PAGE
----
NHS will take “long time” to clear backlog of patients as UK enters third wave of Covid, says Chris Whitty

·2-min read
Chief medical officer for England Professor Chris Whitty (PA Wire)
Chief medical officer for England Professor Chris Whitty (PA Wire)

The NHS will take a "long time" to clear the backlog of patients caused by Covid-19 as it tackles a third wave of the virus, Chris Whitty has said.

Speaking at the Local Government Association's annual conference on Tuesday, England’s chief medical officer outlined the major public health challenges facing councils and local NHS trusts before the winter and in the years ahead.

He said the country had to be “honest” and acknowledge the “effects of Covid on health in the broadest sense are going to be felt well after the waves of the pandemic have passed”.

There is “likely to be a significant backlog of people who would have had disease picked up at an earlier stage under ordinary circumstances” and “many people [whose] healthcare was delayed or cancelled as a result of the NHS having to essentially clear space”, he added.

"Of course we're now going into a third wave. The NHS is going to take quite a long time to clear this backlog.

“They have to maintain some capacity for the wave we're about to go into now and very strict infection control processes makes some of the previous working systems rather slower than they previously would have been."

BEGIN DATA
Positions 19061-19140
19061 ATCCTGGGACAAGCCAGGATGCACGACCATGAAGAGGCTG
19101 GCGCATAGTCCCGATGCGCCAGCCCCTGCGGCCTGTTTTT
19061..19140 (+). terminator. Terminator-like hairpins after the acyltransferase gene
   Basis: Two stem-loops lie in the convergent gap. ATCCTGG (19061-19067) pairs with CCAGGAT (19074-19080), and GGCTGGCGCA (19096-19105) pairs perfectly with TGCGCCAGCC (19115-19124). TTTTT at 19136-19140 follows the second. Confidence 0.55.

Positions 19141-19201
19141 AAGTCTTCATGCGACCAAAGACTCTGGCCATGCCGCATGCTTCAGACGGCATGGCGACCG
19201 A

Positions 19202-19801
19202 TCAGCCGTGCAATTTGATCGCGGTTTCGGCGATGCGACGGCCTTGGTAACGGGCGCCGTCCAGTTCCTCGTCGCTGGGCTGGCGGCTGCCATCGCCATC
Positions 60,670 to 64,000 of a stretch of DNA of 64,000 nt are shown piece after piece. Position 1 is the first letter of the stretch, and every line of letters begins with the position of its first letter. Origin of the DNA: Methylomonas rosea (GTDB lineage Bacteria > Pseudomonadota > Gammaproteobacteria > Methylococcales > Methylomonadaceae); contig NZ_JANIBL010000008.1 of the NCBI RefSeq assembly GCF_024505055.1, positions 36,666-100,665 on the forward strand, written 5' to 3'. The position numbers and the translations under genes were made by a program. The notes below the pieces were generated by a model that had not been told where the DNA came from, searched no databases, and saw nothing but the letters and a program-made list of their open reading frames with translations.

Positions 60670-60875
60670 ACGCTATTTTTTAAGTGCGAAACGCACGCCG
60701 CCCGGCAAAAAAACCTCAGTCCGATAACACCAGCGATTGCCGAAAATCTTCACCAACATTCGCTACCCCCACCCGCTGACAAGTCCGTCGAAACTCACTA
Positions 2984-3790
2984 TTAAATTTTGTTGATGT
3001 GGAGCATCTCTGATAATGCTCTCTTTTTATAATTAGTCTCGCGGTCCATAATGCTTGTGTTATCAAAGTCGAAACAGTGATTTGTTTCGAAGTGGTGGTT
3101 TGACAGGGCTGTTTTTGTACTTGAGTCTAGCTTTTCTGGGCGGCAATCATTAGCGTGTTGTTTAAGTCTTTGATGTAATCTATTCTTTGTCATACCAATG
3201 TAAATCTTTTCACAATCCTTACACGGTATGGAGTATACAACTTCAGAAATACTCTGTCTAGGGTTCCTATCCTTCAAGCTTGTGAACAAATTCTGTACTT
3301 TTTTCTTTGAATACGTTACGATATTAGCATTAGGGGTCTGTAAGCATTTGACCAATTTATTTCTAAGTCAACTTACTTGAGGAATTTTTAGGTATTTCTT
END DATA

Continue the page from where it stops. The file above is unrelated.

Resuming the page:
Prof Whitty suggested that councils will bear the brunt of the economic and mental health impact the virus has had for many years to come.

“The effects of lockdown on many individuals, particularly people who had periods of loneliness, people not getting out and doing exercise and mental health impacts, I think again we're some way from the end of the point where the impacts of that will be felt.

“The necessary lockdown measures on economic effects, particularly for people who are in more marginal jobs and in areas of deprivation, are likely to have long-term impacts on them and their families.

“The same is true of the impact that there has been on the education of children.

“We have to be honest and say the effects of Covid on health in the broadest sense are going to be felt well after the waves of the pandemic have passed through and this becomes a more predictable and seasonal disease.”

 (PA Wire)
(PA Wire)

At Downing Street press conference yesterday, Mr Whitty said winter will be “tricky” for the NHS as it faces another wave of Covid-19 and a resurgence of other respiratory viruses.

But both he and Boris Johnson said it was better to lift restrictions now rather than delay until autumn or winter.

Prof Whitty said he is of the view that a summer reopening “has some advantages” over autumn, when schools return, and winter “when the NHS tends to be under greatest pressure”.

However, Mr Johnson stressed that a final decision on full easing of restriction on July 19 would not be taken until next week.

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